Kamakura is a small coastal city south of Yokohama that is nestled among steep hills and verdant forests and is chock-full of temples and shrines. It is sometimes referred to as the Kyoto of Eastern Japan because of all the holy sites. For those of us interested in rambling and hiking, Kamakura offers a lot of pathways trekking through the hills from temple to temple, and down to the sandy beaches and the world-famous Daibutsu statue, the Great Buddha, which dates from around the 13th century.
The trail I took is sometimes called the Daibutsu Hiking Trail, leading from the Jōchi-ji temple to the Great Buddha statue (Daibutsu). The Jōchi-ji temple is very close to the Kita-Kamakura train station in the northern parts of the city. The trail is quite short, and for an experienced walker is easily traversed in an hour and a half if you don’t make any stops. But the whole point of this trail is to experience all the wonderful sights along the way! Be prepared to take your time walking through temple gardens, examining statues of foxes, visiting small shrines and experiencing the beauty of the lush forested hills and catching sights of splendorous butterflies and elusive birds.
The trails in Kamakura are all quite weather dependent and probably aren’t very enjoyable during or after heavy rains. Check local sources if you’re unsure of if and when it’s best to visit. I traversed through Kamakura in late Spring before the rain period and everything was dry and well-kept. There was a lot of preparations for the coming rains though, such as people digging small troughs for water to drain away from the trail, and new signs being posted about the (coming) mud. My personal preference for these shorter kinds of trails is that you need good weather for them to be enjoyable. They are supposed to let you experience the history and the surroundings of the places you are visiting, not be an obstacle to force through to your destination.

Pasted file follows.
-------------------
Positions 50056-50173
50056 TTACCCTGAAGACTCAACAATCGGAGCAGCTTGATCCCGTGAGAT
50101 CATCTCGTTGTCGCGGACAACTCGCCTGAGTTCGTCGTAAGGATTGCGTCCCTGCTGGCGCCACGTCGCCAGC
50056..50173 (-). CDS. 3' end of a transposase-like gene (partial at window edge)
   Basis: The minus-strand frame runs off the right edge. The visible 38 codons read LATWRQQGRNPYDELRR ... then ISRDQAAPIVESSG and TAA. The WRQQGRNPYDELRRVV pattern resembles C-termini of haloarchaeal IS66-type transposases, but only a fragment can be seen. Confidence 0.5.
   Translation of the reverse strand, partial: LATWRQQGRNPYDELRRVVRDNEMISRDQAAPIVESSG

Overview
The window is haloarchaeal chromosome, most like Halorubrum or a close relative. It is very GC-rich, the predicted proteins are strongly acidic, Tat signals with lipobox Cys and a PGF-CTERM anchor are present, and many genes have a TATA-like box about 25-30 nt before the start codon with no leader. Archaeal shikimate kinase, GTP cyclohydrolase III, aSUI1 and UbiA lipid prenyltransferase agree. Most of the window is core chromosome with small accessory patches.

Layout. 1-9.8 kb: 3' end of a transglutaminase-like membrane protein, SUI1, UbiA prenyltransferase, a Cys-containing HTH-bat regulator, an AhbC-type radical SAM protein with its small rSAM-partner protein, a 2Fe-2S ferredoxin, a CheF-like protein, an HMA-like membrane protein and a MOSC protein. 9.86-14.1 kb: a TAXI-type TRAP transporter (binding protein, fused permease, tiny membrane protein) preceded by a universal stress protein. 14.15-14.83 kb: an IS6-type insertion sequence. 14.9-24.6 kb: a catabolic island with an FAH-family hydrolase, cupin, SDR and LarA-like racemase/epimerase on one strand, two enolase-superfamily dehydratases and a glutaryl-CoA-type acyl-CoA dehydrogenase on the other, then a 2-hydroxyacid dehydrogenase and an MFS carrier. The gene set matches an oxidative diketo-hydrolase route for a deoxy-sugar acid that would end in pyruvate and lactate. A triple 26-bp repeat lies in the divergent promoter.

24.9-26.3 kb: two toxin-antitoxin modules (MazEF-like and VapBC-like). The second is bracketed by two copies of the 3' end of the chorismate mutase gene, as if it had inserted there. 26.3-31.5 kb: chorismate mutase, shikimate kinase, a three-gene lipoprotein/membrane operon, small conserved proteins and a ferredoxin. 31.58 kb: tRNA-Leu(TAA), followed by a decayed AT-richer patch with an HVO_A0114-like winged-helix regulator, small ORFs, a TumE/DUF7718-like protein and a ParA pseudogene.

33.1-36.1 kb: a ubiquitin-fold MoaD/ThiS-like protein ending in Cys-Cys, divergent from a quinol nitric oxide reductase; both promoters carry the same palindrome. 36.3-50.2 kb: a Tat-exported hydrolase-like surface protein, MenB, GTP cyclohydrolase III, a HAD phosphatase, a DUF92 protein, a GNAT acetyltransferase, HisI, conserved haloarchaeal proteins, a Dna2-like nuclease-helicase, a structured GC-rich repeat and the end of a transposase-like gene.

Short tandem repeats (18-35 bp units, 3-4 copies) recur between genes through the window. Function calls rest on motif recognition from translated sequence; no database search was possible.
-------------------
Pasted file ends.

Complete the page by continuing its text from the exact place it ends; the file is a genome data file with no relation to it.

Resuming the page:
As mentioned above, the trail is not too long and can be traversed in a couple of hours without too much exertion. In some places, the path is rather steep, but there are well-maintained steps and handrails to help you up or down without any difficulties.
The Daibutsu Hiking Trail in Kamakura is worthwhile for all visitors to this part of the world. There are some stunning views as well as lush forests along the path where there is ample opportunity to see the local birdlife and beautiful butterflies. Considering the number of different temples the trail winds past, you could stay for hours and hours if you wish to explore them all.
How to get to the trail from Tokyo
The easiest way to get to the Daibutsu Hiking Trail from Tokyo is to travel to the Kita-Kamakura train station. At the time of writing you use the JR Yokosuka Line which takes about an hour from Tokyo Station.
After walking the trail through the steep hilly areas of Kamakura, a short break by the sea is worth a lot! As this was in late May, there were very few other people present.